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Bakersfield Truck Accident Attorneys

San Diego car accident lawyersAgriculture is one of the top economic sectors in Bakersfield, primarily due to the warm, sunny climate. Indeed, Kern County is part of the famously fertile San Joaquin Valley and ranks in the top five counties nation-wide for agricultural production. Due to this prevalence of the agriculture industry, large trucks shipping fruits and vegetables out of Bakersfield and across the country are a common sight.

Unfortunately, it is not uncommon for truck accidents to create catastrophic consequences. In a matter of seconds, a catastrophic accident can change your life forever. If you have been involved in a truck accident, consider consulting an experienced truck accident lawyer to discuss your legal options. The legal team at Gomez Trial Attorneys is happy to answer your questions.

Compensation in Truck Accident Cases

Due to the size and weight of large trucks, accidents often lead to severe injuries and even death, particularly in accidents with other types of motor vehicles. Common injuries include neck and back injuries, head and spinal cord injuries, broken bones, internal injuries, and lacerations.

Injured parties face expensive medical bills and other devastating financial consequences. Professional treatment providers may offer expert testimony about the nature and extent of the injuries. An economist, actuary, or another financial expert may help determine additional financial losses.

In general, damages may include:

  • Present and future medical expenses
  • Present and future lost earnings
  • Expenses for housekeeping, childcare, and similar services
  • Transportation needs
  • Other economic losses arising from the accident
  • Pain and suffering
  • Mental anguish
  • Diminished quality of life
  • Loss of sexual function
  • Physical disfigurement
  • Punitive damages—in cases of outrageous and dangerous conduct, the court may award punitive damages in truck accident cases.

Truck Accidents Hurt Thousands of People Like You

The trucking industry plays an essential role in the American economy, but this reliance on commercial trucks inevitably leads to accidents that often cause serious or even fatal injuries. Eleven percent of all motor vehicle accident fatalities are associated with collisions involving large trucks.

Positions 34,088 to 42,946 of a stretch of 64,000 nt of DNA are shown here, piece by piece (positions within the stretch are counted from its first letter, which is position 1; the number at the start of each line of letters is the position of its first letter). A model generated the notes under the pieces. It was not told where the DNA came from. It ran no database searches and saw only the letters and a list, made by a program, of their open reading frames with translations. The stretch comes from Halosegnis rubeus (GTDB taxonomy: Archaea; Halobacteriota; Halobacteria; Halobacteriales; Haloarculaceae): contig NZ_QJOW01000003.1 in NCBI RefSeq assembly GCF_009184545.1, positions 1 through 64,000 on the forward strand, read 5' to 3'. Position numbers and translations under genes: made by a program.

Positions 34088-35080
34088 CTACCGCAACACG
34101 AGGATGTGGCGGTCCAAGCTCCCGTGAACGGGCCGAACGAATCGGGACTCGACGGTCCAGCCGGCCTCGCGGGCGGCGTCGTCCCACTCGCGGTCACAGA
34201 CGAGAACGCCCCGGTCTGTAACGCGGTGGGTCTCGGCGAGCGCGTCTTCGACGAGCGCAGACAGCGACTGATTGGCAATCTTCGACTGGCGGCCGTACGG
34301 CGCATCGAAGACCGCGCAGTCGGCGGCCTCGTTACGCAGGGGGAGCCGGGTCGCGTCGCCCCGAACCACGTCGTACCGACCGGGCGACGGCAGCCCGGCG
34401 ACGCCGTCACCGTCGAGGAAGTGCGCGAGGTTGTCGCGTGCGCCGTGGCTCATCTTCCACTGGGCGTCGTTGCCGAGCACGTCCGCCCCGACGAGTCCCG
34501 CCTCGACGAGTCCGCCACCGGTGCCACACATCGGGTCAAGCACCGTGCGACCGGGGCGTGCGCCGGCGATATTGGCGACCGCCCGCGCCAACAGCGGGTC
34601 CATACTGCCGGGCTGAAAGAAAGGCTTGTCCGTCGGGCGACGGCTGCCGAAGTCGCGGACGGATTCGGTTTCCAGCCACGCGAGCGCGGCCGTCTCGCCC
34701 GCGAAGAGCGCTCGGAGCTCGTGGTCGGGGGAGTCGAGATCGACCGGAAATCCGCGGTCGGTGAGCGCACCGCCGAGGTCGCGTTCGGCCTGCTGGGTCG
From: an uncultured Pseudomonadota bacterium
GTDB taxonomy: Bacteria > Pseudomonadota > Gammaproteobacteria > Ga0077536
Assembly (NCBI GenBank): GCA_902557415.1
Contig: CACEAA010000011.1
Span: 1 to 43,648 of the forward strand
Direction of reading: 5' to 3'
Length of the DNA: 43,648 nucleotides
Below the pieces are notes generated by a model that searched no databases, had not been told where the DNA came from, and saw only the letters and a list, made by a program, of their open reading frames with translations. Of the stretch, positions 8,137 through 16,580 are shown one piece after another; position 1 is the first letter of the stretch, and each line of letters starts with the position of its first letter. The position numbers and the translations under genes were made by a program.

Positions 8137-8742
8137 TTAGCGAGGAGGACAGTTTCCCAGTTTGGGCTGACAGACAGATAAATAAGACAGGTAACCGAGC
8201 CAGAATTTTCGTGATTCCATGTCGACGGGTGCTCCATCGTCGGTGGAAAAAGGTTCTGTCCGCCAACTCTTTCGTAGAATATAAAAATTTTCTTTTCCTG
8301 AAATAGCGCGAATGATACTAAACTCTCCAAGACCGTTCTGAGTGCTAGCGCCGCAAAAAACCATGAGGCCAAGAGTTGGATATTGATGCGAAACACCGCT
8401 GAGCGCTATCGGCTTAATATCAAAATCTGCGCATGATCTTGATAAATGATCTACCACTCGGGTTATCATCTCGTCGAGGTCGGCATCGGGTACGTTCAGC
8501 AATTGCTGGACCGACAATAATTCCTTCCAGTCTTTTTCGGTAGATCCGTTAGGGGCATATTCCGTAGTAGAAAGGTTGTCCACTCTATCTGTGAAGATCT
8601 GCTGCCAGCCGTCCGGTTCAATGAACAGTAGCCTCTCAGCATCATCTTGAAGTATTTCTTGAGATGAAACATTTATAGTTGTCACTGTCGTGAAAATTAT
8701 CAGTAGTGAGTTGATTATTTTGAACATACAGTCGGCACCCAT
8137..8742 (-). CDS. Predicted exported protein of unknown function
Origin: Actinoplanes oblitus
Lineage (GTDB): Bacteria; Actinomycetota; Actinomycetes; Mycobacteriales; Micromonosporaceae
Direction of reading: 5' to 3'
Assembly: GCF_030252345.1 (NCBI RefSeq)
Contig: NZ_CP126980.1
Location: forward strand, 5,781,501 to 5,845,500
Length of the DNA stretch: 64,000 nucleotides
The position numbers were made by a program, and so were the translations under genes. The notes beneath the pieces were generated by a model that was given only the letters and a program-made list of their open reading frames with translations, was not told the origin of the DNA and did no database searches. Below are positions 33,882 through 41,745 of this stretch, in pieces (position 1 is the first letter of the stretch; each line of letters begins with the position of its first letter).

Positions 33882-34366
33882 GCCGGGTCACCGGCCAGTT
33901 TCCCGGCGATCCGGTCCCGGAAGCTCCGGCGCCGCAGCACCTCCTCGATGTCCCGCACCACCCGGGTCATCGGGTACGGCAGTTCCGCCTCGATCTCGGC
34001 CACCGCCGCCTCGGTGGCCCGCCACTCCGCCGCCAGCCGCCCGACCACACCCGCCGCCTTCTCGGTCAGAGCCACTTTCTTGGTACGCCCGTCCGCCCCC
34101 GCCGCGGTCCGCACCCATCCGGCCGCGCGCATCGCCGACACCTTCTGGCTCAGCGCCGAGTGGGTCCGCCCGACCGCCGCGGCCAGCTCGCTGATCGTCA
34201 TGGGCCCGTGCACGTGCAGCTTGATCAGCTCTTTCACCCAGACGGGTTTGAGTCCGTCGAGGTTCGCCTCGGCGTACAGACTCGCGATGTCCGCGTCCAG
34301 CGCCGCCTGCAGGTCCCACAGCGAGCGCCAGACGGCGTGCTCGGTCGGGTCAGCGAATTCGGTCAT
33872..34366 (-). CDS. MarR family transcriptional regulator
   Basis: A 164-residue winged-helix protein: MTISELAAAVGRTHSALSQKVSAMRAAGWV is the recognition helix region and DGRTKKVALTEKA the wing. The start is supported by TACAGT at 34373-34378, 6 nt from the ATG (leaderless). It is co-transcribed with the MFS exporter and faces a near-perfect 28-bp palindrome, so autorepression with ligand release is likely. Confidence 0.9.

In just one year, 4,295 fatal accidents involved trucks and buses in the United States. According to a preliminary report, 4,816 people lost their lives as a result of those collisions. Despite the large number of fatalities, large truck and bus accidents from the study additionally caused 93,437 injuries. In California, there were 395 fatalities involving a large truck or bus.

Factors Contributing to Truck Accidents

  • Due to their sheer size and weight, when an accident involves a commercial truck, the risk of a catastrophic injury is significantly higher than other motor vehicle accidents. On average, semi-trucks in the United States are around 72 feet long, 8.5 feet wide, and 13.5 feet tall. Depending on the weight of cargo, trucks can weigh from around 10,000 pounds up to 80,000 pounds. An average passenger car is about 12 to 18 feet long and weighs around 3,000 to 4,000 pounds. Additionally, trucks ride higher off the ground than cars, which creates an opportunity for a disastrous underride crash.
  • Large vehicles are inherently more difficult to safely stop than the average passenger vehicle. Under normal conditions, while driving at a speed of 65 miles per hour, a car requires 316 feet to stop. However, under normal conditions, an 80,000 pound loaded tractor-trailer, traveling at the same speed requires 525 feet to stop. In trucks designed with a separate cab attached to a trailer, sudden stops may lead to jackknife or rollover accidents.
  • Due to their design, large trucks rollover much more often than regular passenger vehicles. Almost half of all rollover accidents occur from drivers’ failure to adjust their speed to the road surface, curves, condition of the brakes, or the cargo load. Industry regulations now require electronic stability controls to reduce instances of rollover.
  • Large commercial trucks are difficult to maneuver. A truck driver requires increased space to complete a turn, avoid roadway hazards, or make other adjustments. Maneuvering in tightly spaced areas is a challenge for any driver. However, those challenges are only more difficult for larger vehicles. Truck drivers must focus on executing tight turns and maneuvering parking lots and narrow roadways.
  • Improperly loaded or unsecured cargo may shift causing an imbalance or break loose creating dangers for others in close proximity on the road.
  • Trucks are large, complex vehicles, and as a result, regular maintenance is essential.
  • Dangerous road conditions can drastically increase the risks of a truck accident. Inclement weather, as well as roadway hazards, can contribute to causing a collision.

Common Causes of Truck Accidents

Of course, there are limitless factors that may contribute to causing a motor vehicle accident. However, according to a study by the National Highway Traffic Safety Administration (NHTSA), human error is a major contributing factor in 94 percent of motor vehicle accidents. Sometimes one critical mistake can lead to an accident, other times, a combination of factors may work together to contributing to causing an accident.